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AIM Business Confidence Index Slumped in May
BOSTON — The Associated Industries of Massachusetts (AIM) Business Confidence Index dropped 4.4 points in May to 51.7 as state employers confronted a slowing economy and continuing uncertainty about the course of recovery. “The results mirror the national news,” said Raymond Torto, global chief economist at CB Richard Ellis Group Inc., the chair of AIM’s Board of Economic Advisors (BEA), in a statement. “A series of economic reports is telling us what AIM members were seeing in mid-May — disappointing growth and job creation, weakness in manufacturing and real estate, and declining consumer confidence locally and nationally, along with renewed turmoil in the euro zone and its impact on financial markets.” The economy, Torto added, “as we’ve often noted, is getting better but remains far from healthy, so it will be subject to relapses like this. The factors at work now are very similar to those that produced a dip in confidence last spring, with some added concerns about East Asia.” AIM’s Business Confidence Index, issued monthly since July 1991, uses a 100-point scale to judge business conditions, with 50 as neutral. Its historical high was 68.5, attained in 1997 and 1998; its all-time low was 33.3 in February 2009. “The index has been in positive territory for the past eight months, and it is up 12.7 points over two years, with most of its gain in late 2009 and early 2010,” Torto noted. “The economy, though clearly in stronger and more stable condition than it was in 2009, has yet to achieve sustained, robust growth.” All of the sub-indices based on selected questions or respondent characteristics gave ground in May along with the main index. The Massachusetts Index of business conditions prevailing within the Commonwealth dropped 1.5 points to 48.2, while the U.S. Index of national conditions fell 1.6 to 44.3. Since March 2010, the state indicator was ahead 4.1, and its national counterpart up 3.0 points. The Current Index of conditions prevailing at the time of the survey was off 4.2 points at 49.7, while the Future Index of expected conditions six months ahead lost 4.5 to 53.7. The Company Index, which measures survey respondents’ overall confidence in the situations of their own operations, dropped 6.6 points in May to 54.7. The two other company-specific sub-indices also fell, the Sales Index by 6.8 to 54.1 and the Employment Index by 6.0 to 51.9. Confidence was off among both manufacturers (-3.2 to 54.6) and other employers (-5.5 to 47.7); it also fell both in Greater Boston (-3.6 to 43.0) and outside the metropolitan area (-6.5 to 49.0). There was no clear pattern of responses by size of company. The monthly Business Confidence Index is based on a survey of AIM member companies across Massachusetts, asking questions about current and prospective business conditions in the state and nation, as well as respondents’ own operations. On the Index’s 100-point scale, a reading above 50 indicates that the state’s employer community is predominantly optimistic, while a reading below 50 points to a negative assessment of business conditions. A number of component sub-indices are derived by analyzing responses to selected questions or those of particular groups of respondents.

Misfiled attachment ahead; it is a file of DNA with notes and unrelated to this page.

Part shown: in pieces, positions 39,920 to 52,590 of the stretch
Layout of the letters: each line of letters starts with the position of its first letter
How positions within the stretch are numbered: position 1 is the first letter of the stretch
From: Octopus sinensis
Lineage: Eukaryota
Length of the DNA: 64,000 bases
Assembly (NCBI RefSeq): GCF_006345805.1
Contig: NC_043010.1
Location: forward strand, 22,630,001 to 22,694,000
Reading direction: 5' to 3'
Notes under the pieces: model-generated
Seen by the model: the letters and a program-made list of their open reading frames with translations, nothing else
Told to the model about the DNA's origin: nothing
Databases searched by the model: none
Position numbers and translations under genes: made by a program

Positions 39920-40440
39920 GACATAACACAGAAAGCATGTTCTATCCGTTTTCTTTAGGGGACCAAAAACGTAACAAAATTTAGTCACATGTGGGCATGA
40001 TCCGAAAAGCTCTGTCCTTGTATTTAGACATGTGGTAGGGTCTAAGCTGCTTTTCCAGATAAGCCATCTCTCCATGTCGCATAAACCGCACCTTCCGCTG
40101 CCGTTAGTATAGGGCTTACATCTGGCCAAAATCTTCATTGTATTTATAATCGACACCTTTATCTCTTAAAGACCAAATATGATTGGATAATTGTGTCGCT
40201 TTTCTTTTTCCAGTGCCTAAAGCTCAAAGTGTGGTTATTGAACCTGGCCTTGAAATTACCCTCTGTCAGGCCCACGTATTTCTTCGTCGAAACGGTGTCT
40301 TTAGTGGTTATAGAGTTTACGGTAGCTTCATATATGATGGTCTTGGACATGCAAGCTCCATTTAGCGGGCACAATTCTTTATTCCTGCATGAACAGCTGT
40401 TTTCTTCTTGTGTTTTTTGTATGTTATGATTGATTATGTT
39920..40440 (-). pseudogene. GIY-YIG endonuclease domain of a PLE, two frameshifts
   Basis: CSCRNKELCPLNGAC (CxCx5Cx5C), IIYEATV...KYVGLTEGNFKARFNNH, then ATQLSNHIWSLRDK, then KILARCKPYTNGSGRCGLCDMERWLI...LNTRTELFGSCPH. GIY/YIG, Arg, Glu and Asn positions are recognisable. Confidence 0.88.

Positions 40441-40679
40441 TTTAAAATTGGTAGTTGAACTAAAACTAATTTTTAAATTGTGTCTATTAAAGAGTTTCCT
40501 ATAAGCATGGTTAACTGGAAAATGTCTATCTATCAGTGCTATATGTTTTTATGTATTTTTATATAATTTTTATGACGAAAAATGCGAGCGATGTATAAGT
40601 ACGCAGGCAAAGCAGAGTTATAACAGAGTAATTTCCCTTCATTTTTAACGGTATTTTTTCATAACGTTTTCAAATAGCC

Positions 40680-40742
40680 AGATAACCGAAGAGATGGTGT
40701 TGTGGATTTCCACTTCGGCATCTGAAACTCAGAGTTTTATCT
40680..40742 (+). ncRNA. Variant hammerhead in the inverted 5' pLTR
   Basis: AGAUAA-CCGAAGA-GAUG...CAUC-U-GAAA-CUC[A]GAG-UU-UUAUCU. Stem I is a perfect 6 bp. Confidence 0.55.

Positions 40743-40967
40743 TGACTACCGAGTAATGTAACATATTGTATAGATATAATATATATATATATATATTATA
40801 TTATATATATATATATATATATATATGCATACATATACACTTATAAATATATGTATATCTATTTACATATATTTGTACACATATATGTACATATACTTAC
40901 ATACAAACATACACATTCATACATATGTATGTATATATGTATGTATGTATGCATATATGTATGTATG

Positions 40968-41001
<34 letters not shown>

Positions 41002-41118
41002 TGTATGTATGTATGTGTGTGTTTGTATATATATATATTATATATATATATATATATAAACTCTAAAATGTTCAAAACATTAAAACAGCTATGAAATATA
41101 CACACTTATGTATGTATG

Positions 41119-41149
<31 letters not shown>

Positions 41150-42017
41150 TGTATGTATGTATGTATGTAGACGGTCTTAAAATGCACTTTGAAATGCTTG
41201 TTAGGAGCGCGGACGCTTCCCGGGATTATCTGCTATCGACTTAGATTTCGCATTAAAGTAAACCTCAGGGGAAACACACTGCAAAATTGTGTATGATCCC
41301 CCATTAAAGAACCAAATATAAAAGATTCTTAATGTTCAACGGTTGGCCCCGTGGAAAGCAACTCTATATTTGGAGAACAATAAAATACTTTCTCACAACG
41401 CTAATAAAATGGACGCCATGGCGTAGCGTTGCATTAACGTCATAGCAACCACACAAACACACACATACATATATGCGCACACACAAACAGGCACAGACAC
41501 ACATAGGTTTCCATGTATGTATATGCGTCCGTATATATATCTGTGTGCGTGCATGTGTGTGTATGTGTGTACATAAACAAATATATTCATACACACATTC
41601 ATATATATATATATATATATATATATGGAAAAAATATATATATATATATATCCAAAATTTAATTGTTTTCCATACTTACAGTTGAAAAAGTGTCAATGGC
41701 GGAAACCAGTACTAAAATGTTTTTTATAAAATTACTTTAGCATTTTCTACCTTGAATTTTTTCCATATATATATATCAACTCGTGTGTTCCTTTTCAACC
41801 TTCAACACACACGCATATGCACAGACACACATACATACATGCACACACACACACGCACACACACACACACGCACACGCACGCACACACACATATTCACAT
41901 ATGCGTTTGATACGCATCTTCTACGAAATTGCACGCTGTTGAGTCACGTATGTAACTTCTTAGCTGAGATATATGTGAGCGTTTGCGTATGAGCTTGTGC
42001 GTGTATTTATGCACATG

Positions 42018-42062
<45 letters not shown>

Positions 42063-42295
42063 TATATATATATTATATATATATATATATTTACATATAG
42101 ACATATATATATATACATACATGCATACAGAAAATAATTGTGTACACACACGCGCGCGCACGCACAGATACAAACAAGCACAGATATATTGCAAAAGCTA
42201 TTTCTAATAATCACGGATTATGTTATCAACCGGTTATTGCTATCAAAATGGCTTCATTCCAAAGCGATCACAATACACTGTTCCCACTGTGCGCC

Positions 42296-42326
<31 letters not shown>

State Leading Growth Rate
BOSTON — The U.S. International Trade in Goods and Services report by the Commerce Department’s U.S. Census Bureau and the U.S. Bureau of Economic Analysis recently showed that U.S. exports of goods and services in April 2011 increased 1.3% from March 2011 to a record $175.6 billion, with record exports of both goods ($126.4 billion) and services ($49.1 billion). The monthly export values for U.S. industrial supplies ($43.4 billion) and capital goods ($41.0 billion) was also the highest on record.  U.S. imports of goods and services decreased 0.4% over this period to $219.2 billion, causing the U.S. trade deficit to decline 6.7% below March figures to $43.7 billion in April. “Over the past six months, the economy has added more than a million private-sector jobs, and exports — boosted by the president’s National Export Initiative — are helping us do that,” said U.S. Commerce Secretary Gary Locke in a statement. “President Obama announced several new commitments that will help 500,000 young Americans get the credentials they need to succeed in the manufacturing industry. Preparing Americans for good-paying jobs in the manufacturing sector will not only strengthen the economy and put people back to work, but will help us compete in today’s 21st-century global economy.” Locke noted that April is the second consecutive month of record export growth, and while there may be bumps on the road to recovery, he added that the administration is making the economy more competitive by fostering new jobs in new industries, and helping to educate and train workers to fill them. In Massachusetts, the state’s economy grew 4.2% in 2010, ranking it fourth in the nation in economic growth, according to the Commerce Department. The technology and health care industries have fueled the state’s growth, allowing Massachusetts to recover faster than the nation as a whole. Across the region, Vermont ranked second after Massachusetts with 3.2% growth, followed by Connecticut with 3.1%, Rhode Island with 2.8%, Maine with 2.1%, and New Hampshire with 1.3%.

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